After Leaving Mr. Mackenzie: The Search for Maternal Presence

  • Anne B. Simpson


After Leaving Mr. Mackenzie offers an austere yet resonating treatment of a pathology conditioned by loss, as Rhys continues to investigate the inner world of the child whose mother is irrevocably out of reach. While protagonist Julia Martin wanders across a ravaged landscape, from Paris to London to Paris again, geographic dislocations serve as external markers of her vacillating internal states. Although she enacts her distress in successive relationships with men—she is a woman, like all other Rhys heroines, who depends on male favor for her survival—at the center of this text lies the ailing body of the mother, whose physical sickness tropes the emotional malady of her relationship with her daughter. Rhys s consideration of the mother–daughter pair as source of subsequent misadjustments in adulthood invites a reading of pre-Oedipal connection as the dominating paradigm for human intimacy in this early work, published in 1930. Rhys also inscribes in this narrative a different kind of Modernism, one that is distinctively inflected by feminine concerns and the attempt to replicate maternal–infant modes of communication, in its injunctions that author and reader unite in cocreation of the text.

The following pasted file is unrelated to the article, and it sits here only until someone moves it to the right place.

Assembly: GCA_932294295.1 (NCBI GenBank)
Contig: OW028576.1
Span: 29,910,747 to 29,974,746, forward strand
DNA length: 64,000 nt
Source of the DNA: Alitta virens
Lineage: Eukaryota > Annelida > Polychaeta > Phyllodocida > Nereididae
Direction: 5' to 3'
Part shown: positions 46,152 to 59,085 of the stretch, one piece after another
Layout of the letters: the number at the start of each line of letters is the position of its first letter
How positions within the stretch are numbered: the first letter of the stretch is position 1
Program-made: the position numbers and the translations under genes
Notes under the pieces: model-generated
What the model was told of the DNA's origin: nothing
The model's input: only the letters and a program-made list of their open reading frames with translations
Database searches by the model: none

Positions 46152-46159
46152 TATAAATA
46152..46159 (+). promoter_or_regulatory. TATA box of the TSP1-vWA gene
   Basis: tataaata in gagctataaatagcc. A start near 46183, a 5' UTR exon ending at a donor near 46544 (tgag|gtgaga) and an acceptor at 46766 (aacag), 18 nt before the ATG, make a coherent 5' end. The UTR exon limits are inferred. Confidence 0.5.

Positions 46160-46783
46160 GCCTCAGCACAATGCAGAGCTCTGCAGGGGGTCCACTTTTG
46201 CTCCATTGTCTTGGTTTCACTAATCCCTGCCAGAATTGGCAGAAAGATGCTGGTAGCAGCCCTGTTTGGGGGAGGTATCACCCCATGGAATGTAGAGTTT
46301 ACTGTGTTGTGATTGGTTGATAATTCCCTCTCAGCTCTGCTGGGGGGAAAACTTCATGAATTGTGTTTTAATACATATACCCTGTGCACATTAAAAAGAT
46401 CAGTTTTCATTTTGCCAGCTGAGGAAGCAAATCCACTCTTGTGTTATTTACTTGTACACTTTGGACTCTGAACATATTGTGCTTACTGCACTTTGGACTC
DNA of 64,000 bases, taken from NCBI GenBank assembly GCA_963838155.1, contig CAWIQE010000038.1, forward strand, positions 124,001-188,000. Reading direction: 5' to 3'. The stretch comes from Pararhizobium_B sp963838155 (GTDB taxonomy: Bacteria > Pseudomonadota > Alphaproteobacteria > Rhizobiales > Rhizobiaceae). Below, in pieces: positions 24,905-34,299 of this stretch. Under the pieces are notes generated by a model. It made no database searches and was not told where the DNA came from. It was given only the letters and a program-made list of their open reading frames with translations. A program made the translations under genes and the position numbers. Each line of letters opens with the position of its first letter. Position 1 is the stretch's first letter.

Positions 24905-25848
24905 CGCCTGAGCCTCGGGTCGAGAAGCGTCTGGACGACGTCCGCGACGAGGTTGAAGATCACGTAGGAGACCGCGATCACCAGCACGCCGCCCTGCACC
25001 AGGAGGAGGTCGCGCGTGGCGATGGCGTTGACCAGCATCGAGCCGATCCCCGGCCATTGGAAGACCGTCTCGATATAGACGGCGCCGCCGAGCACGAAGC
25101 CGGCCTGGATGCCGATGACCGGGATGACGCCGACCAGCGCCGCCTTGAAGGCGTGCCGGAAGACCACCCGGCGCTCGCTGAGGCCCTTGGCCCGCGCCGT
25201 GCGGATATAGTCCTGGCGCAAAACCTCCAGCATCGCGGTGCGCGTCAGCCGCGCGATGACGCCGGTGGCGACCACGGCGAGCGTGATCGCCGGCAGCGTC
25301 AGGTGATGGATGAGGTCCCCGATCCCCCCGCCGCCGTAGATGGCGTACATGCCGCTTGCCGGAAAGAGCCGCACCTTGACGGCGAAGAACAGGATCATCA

External Reality Ontic Status Successive Relationship Daughter Pair Depressive Position 
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© Anne B. Simpson 2005

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  • Anne B. Simpson

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